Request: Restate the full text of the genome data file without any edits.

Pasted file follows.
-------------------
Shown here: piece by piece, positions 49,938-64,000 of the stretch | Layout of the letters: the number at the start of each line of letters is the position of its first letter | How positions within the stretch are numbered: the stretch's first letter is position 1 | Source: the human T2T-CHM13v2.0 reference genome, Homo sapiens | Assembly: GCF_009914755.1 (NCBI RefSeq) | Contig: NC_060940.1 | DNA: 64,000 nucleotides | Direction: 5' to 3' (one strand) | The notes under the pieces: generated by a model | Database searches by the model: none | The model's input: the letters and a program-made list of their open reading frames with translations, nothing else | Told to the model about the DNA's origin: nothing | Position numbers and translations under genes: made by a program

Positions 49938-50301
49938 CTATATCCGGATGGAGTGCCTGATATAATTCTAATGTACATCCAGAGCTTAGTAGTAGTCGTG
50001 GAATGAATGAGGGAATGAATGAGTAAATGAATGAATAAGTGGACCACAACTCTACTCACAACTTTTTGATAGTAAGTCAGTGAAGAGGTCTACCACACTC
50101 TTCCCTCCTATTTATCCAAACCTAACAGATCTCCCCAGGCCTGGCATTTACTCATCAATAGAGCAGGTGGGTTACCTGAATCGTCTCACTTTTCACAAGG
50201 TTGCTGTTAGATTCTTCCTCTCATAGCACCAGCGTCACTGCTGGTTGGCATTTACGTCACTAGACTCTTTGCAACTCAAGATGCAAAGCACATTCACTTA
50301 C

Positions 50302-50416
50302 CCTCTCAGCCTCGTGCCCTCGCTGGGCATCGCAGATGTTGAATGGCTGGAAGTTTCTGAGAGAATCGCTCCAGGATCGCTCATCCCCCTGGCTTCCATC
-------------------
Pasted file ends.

Shown here: piece by piece, positions 49,938-64,000 of the stretch | Layout of the letters: the number at the start of each line of letters is the position of its first letter | How positions within the stretch are numbered: the stretch's first letter is position 1 | Source: the human T2T-CHM13v2.0 reference genome, Homo sapiens | Assembly: GCF_009914755.1 (NCBI RefSeq) | Contig: NC_060940.1 | DNA: 64,000 nucleotides | Direction: 5' to 3' (one strand) | The notes under the pieces: generated by a model | Database searches by the model: none | The model's input: the letters and a program-made list of their open reading frames with translations, nothing else | Told to the model about the DNA's origin: nothing | Position numbers and translations under genes: made by a program

Positions 49938-50301
49938 CTATATCCGGATGGAGTGCCTGATATAATTCTAATGTACATCCAGAGCTTAGTAGTAGTCGTG
50001 GAATGAATGAGGGAATGAATGAGTAAATGAATGAATAAGTGGACCACAACTCTACTCACAACTTTTTGATAGTAAGTCAGTGAAGAGGTCTACCACACTC
50101 TTCCCTCCTATTTATCCAAACCTAACAGATCTCCCCAGGCCTGGCATTTACTCATCAATAGAGCAGGTGGGTTACCTGAATCGTCTCACTTTTCACAAGG
50201 TTGCTGTTAGATTCTTCCTCTCATAGCACCAGCGTCACTGCTGGTTGGCATTTACGTCACTAGACTCTTTGCAACTCAAGATGCAAAGCACATTCACTTA
50301 C

Positions 50302-50416
50302 CCTCTCAGCCTCGTGCCCTCGCTGGGCATCGCAGATGTTGAATGGCTGGAAGTTTCTGAGAGAATCGCTCCAGGATCGCTCATCCCCCTGGCTTCCATC